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The good, the bad, & the ugly. Looking for training advice(2 posts)

The good, the bad, & the ugly. Looking for training advicejs5280
Jul 29, 2002 5:51 PM
Well, completed the Xterra (1k, 26k, 10k) up at Keystone yesterday. It's a story of the good, the bad, and the ugly. I have an Olympic distance traditional tri here in 2 weeks so I'm looking for advice on preparing for this event and future events.

First the good, I was happy with the mt. biking leg. Felt strong, very little suffering, passing people left and right, and hit my estimated time. Cycling is my strength, although I'm a middle of the pack rider. My goal for triathlon is fitness and PRs, not the podium.

Now the bad. Blew up on the swim after 200 meters. I decided to go out in the middle of the pack, it was a tight course and mentally I felt fine with the close proximity of people, legs, arms, etc. The water was cool (64 degrees), but not cold by any means. I was keeping what I thought was a good pace, I had to slow down so I didn't swim over people. I think my body had a different take. After 200 meters, I couldn't catch my breath, my HR maxed, and panic set in. I side/back stroked the remaining 300 meters for the first lap. I managed to catch my breath and freestyle most of the second lap.

I was little surprised by this performance although there are some contributing factors. 1) This was my first open-water race. 2) The lake is at 9300 ft. I train at 5280 ft. 3) I've done 98% of my training in a pool and without a wetsuit 4) This is only my 2nd tri, the first being a sprint. I'm thinking a large part of it was the altitude (hard to recover), the inexperience with open-water racing, and not much time swimming in a wetsuit. I plan to work on open-water wetsuit swims these next two weeks. It's just strange because mentally I was calm but physiologically, my body was in overdrive. Any insights on this?

Well the ugly was the run. The bike ride was 8 miles/2300' climb followed by a technical return trip downhill. My legs felt great with lots of time to recover on the downhill. Quickly ran the bike through the transition and started on my way. About 10 minutes in, my legs felt like lead and my HR spiked quite easily. I ended up walking the uphills figuring running wasn't going to buy me much extra time, and ran the downhills. All in all, probably 4k jog, 6k brisk walk. The course was slow gradual slope with only a few hilly sections. Basically I was right on schedule till the run and then there was nothing left. Any ideas? Also, if anything I was over-hydrated (stopped to take a leak even) and good on calories. I'm near positive I didn't bonk. I have to admit, I haven't been doing really any bike-run bricks. I usually do swim-run together at the gym. Also I've never experienced the uncomfortableness of running after biking. At least I don't think so. My running motion feels fine but in this case my legs were just plain weak. Was this really that feeling you're supposed to get post-ride? Could I have just pushed through it? I'm going to spend some time the next two weeks doing bike-run bricks including hopefully a full/near-full distance. Also, I think my training duration wasn't long enough. My max training times were typically no longer than 2-3 hours, just about the same time the bottom fell out.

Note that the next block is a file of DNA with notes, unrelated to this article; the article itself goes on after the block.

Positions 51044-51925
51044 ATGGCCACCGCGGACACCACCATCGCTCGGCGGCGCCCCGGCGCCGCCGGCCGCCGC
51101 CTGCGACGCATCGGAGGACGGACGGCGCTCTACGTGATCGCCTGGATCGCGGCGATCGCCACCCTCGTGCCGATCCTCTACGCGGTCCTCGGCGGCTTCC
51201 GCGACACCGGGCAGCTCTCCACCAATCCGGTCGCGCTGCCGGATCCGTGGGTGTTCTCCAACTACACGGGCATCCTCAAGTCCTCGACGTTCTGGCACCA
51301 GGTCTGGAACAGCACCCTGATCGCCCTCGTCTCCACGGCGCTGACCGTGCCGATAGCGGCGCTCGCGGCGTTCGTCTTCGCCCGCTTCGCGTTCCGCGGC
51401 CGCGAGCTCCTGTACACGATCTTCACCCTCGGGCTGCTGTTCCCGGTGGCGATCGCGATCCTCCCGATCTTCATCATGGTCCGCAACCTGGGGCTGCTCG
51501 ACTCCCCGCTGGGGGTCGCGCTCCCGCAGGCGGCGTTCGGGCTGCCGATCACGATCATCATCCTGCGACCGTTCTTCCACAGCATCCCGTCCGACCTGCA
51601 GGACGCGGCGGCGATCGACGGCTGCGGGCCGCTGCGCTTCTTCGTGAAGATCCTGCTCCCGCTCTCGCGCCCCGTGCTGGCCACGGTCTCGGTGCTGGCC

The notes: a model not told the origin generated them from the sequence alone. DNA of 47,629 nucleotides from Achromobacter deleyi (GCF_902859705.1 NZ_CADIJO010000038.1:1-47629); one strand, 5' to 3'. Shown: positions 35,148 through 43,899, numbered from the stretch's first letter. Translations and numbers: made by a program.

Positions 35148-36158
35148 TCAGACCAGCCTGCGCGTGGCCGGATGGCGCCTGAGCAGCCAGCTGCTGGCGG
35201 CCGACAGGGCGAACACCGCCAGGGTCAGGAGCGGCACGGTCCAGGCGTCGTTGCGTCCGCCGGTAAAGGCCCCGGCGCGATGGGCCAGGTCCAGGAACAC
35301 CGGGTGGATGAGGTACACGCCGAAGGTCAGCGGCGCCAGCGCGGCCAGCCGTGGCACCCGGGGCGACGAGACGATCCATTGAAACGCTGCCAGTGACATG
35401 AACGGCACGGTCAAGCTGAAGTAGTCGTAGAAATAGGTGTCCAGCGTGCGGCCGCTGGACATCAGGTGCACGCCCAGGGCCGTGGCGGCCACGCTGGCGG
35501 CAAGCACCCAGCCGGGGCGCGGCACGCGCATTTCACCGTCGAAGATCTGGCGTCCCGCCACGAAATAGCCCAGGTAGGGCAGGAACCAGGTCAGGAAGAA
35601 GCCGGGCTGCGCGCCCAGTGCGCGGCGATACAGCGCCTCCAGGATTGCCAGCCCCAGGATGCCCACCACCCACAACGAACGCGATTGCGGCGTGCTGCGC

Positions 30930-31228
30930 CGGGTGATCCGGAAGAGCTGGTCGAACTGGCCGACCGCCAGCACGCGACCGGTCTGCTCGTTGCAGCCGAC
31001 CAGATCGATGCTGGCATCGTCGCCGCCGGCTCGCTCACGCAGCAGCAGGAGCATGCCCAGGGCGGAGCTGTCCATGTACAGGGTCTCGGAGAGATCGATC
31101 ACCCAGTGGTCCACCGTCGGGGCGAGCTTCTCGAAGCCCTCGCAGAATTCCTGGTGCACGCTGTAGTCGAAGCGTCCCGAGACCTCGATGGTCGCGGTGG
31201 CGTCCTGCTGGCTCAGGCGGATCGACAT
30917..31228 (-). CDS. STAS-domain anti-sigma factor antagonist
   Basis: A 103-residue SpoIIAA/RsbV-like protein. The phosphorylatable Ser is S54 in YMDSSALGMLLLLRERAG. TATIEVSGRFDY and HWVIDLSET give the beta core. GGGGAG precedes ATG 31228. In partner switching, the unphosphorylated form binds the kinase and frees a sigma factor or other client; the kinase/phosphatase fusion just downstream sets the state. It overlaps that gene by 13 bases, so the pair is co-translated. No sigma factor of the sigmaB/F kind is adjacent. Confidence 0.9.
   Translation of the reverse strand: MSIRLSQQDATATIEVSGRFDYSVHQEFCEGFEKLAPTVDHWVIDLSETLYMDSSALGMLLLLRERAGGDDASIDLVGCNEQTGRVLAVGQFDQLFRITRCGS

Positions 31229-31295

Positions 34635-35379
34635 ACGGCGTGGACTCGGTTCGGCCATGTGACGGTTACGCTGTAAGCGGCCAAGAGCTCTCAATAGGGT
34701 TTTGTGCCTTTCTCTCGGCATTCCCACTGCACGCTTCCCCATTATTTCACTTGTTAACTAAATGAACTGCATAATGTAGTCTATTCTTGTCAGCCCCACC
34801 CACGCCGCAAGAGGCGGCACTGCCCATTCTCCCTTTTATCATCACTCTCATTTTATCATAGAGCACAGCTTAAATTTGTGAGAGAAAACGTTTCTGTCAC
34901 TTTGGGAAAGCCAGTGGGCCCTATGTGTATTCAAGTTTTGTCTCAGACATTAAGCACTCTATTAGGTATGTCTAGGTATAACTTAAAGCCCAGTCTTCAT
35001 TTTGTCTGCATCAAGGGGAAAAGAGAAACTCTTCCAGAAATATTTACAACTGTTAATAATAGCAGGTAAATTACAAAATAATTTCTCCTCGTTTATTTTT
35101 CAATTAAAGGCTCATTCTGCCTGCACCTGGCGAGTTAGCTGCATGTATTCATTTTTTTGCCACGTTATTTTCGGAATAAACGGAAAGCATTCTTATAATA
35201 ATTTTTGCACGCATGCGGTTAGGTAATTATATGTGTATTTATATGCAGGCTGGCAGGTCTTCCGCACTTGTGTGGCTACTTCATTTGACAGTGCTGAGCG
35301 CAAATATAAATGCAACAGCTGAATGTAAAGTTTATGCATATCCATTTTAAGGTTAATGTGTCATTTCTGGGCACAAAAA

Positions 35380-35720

On the up side, I had a lot of fun and I finished. The pro's are incredible, finishing in the time it took me to just do the bike leg. Amazing! Plus I have some good ideas about how to approach another off-road format and hopefully be in good shape for this olympic distance coming up (Boulder Peak). Thanks in advance for any advice from others and hope this helps others in their preparation.
re: The good, the bad, & the ugly. Looking for training advicebrider
Jul 31, 2002 6:49 AM
First the swim -- there's a big tendency to mess up the breathing pattern in open water for two reasons. (1) Cold water increases the need for oxygen. (2) When you can't see the bottom (and it's cold), people tend to hold their breath when their face is in the water, rather than exhaling.

Practice this in the pool if you aren't already doing this -- ehxale when your face is in the water so you can fully inhale on the roll. This may seem like a small thing, but it makes a HUGE difference. Now, when you get back in the open water, do a warm up and concentrate on relaxing into your stroke and exhaling at the proper time. No doubt the altitude contributed, but I don't think it was totally to blame.

As for your legs on the run, not having been in your head I can't say for sure, but it was probably a combination of altitude and lack of experience running off the bike. Bricks will help. Your legs will feel heavy, your quads will feel huge, and your stride will feel like it's only one foot long (and circular!), but if you could step outside yourself and watch, you'd see that all's going as normal. You can push through it and settle into a good feeling stride. Getting used to how you'll feel coming off the bike will go a long way to extending your run endurance in races.